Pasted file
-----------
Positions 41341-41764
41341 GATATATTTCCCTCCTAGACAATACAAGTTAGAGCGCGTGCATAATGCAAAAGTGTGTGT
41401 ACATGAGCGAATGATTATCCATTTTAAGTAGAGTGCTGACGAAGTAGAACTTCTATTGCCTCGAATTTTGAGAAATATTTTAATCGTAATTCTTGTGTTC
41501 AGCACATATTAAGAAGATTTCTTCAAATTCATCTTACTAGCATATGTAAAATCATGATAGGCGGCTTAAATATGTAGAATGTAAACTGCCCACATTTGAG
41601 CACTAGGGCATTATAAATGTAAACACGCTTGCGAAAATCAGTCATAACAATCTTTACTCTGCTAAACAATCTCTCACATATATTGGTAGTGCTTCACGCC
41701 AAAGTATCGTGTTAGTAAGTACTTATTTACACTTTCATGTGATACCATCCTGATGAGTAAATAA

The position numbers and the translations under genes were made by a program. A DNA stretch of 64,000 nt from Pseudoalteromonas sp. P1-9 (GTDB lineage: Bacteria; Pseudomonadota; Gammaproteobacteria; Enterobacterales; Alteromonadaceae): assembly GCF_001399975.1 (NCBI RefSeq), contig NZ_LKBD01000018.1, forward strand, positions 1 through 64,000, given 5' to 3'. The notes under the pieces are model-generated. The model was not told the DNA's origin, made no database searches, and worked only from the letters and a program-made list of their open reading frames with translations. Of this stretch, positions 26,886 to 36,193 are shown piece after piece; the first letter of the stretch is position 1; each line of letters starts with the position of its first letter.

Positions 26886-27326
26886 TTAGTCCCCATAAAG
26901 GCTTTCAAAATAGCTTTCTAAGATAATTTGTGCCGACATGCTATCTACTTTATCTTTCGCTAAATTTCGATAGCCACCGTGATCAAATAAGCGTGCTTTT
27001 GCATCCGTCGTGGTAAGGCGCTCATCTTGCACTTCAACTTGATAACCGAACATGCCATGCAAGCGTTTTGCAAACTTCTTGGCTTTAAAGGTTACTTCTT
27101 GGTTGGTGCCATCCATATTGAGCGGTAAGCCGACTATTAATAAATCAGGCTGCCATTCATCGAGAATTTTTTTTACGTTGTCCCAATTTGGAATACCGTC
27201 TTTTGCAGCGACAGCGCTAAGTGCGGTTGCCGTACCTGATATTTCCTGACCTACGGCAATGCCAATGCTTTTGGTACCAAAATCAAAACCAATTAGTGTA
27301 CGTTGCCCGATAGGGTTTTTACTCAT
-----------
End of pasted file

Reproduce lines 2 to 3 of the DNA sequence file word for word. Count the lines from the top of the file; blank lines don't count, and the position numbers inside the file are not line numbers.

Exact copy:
41341 GATATATTTCCCTCCTAGACAATACAAGTTAGAGCGCGTGCATAATGCAAAAGTGTGTGT
41401 ACATGAGCGAATGATTATCCATTTTAAGTAGAGTGCTGACGAAGTAGAACTTCTATTGCCTCGAATTTTGAGAAATATTTTAATCGTAATTCTTGTGTTC